FIG. 1 is a side view of a drill bit lubricated in accordance with the present invention;
FIG. 2 is an enlarged sectional view taken generally along sectional lines A--A of FIG. 1 which has been lubricated in accordance with one aspect of the present invention;
FIG. 3 is an enlarged sectional view taken generally along sectional lines A--A of FIG. 1 which has been lubricated in accordance with another aspect of the present invention;
FIG. 4 is a graph illustrating how the composition of the lubricants of the present invention change with multiple coatings;
FIG. 5 is an illustration of a multi-layered printed circuit board having been worked by a material-working tool lubricated in accordance with the present invention; and
FIG. 6 illustrates the use of a material-working tool in the form of a paper guide lubricated in accordance with the present invention.
Referring to FIG. 1, a material-working tool such as, for example, a drill bit, generally identified by the numeral 10 is illustrated. While the present invention is useful for coating drill bits and paper guides as will subsequently be described with respect to FIG. 6, the present method for lubricating material-working tools is not limited to those tools described herein. The present method is useful for coating various types of material-working tools such as for example, drilling, routing, and general machining tools which are of a hard material that operate or come in contact with softer materials.
Drill bit 10 may be fabricated from material such as, for example, tungsten carbide, and includes a shaft 12 and a cutting area 14. Cutting area 14 includes a drill bit tip 16, cutting surfaces 18, and flutes 20.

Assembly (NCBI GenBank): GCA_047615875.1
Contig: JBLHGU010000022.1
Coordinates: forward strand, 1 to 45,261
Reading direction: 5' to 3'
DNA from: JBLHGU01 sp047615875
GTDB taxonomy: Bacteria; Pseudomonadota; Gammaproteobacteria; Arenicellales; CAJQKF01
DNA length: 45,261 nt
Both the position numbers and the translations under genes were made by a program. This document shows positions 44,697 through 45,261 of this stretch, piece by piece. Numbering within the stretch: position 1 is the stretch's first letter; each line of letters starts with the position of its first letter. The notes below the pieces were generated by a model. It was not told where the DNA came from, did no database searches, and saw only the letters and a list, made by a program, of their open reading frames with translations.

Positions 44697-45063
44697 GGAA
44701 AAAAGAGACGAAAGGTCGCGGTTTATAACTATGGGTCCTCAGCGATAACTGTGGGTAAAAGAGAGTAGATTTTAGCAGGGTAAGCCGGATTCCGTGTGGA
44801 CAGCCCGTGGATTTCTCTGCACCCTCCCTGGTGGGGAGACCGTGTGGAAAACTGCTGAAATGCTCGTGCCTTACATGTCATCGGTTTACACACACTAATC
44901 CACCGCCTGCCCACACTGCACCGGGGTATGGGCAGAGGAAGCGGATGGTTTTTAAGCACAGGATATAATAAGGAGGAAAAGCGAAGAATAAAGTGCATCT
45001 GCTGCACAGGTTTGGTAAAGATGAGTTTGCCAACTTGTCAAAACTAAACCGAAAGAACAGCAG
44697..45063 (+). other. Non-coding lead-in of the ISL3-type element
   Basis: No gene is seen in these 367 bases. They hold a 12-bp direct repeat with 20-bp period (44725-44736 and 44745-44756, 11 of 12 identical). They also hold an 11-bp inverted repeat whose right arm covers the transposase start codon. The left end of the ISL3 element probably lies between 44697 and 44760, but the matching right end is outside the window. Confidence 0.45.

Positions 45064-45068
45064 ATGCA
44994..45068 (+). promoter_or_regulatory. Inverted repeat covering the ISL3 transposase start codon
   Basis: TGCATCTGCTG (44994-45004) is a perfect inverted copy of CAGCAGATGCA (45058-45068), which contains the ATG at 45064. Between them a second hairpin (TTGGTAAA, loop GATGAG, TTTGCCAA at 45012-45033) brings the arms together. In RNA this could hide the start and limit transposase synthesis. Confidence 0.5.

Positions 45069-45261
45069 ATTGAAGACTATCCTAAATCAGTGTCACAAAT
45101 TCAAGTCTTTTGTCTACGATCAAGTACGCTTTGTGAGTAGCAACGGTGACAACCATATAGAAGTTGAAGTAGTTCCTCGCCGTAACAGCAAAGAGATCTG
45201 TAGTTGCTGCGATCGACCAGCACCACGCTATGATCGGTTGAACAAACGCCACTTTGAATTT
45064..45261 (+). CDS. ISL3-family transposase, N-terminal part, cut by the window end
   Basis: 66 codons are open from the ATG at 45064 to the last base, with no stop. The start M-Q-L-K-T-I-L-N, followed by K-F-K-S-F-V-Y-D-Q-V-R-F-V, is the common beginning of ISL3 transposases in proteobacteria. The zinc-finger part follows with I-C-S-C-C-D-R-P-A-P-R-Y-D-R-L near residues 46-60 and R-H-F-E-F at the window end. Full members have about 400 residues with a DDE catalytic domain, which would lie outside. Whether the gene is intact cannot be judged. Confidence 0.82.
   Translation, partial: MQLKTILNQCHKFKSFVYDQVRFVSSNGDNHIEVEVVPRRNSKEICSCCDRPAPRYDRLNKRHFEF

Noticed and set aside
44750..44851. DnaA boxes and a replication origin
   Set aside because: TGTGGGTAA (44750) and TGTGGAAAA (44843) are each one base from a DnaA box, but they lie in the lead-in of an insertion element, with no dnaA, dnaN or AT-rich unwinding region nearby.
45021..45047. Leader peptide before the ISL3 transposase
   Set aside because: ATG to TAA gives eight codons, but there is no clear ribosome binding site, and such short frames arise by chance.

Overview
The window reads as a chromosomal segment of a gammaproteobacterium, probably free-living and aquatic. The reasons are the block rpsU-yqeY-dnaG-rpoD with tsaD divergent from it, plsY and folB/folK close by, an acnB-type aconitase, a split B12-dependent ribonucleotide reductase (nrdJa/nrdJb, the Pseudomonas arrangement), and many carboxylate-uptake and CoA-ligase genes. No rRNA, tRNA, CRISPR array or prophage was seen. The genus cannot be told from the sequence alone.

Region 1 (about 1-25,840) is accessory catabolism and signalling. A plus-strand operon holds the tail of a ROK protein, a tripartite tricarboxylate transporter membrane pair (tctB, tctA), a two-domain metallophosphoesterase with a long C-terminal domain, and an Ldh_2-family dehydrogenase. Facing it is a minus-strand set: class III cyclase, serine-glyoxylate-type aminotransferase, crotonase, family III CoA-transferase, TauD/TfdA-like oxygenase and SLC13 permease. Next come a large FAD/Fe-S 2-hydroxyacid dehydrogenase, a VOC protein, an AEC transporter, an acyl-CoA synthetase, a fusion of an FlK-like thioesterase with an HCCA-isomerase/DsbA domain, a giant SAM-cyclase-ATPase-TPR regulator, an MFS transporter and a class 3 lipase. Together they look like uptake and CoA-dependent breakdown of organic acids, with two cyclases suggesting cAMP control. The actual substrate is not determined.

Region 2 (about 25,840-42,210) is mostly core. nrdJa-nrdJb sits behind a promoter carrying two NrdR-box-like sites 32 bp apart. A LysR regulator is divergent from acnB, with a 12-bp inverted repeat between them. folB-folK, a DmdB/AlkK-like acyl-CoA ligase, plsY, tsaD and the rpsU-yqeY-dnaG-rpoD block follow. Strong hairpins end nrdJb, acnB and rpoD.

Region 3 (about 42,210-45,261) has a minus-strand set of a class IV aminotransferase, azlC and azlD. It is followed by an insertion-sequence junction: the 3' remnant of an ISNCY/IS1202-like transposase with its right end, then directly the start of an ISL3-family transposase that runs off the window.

One aspect of the present invention is directed to depositing a metal film which is phased into the surface of cutting area 14. The metal film is deposited as an integral part of the substrate atomic lattice with a uniform coverage and thickness by high energy deposition of atomic sized particles of the desired coating or lubricating material. The material film may comprise, for example, any of the softer materials, such as, for example, gold, silver, palladium, nickel, or titanium, having the properties of low friction, good adhesion, and low shear stress which may be deposited by high level ion plating in a thin film directly bonded to the surface of a material-working tool, such as for example, drill bit 10.
Referring now to FIG. 2, an enlarged sectional view of cutting area 14 is illustrated showing the phased alloy build up of a thin protective film on cutting area 14. At the onset of a deposition, the initial ions arrive under an electrical charge acceleration and lodge into the substrate lattice structure 30 below the surface of cutting area 14. As the buildup continues, a thin film or layer 32 is deposited of lubricant material. Layer 32 of lubricant material is selected to exhibit chemical stability and/or resistance to alloying with or sticking to the surface of the material being cut. Such materials include solid solution type alloys that retain ductility and which exhibit corrosion resistance. One aspect of the present invention is the use of an alloy of silver and palladium having, for example, an 80 percent silver weight. An important aspect of the present invention is the use of lubricant materials that are softer than the material of the material-working tool to which they are bonded. Drill bit 10 may be fabricated from material such as, for example, tungsten carbide which is considerably harder than the material of layer 32. The thickness of layer 32 may be in the range of 10,000 to 12,000 angstroms.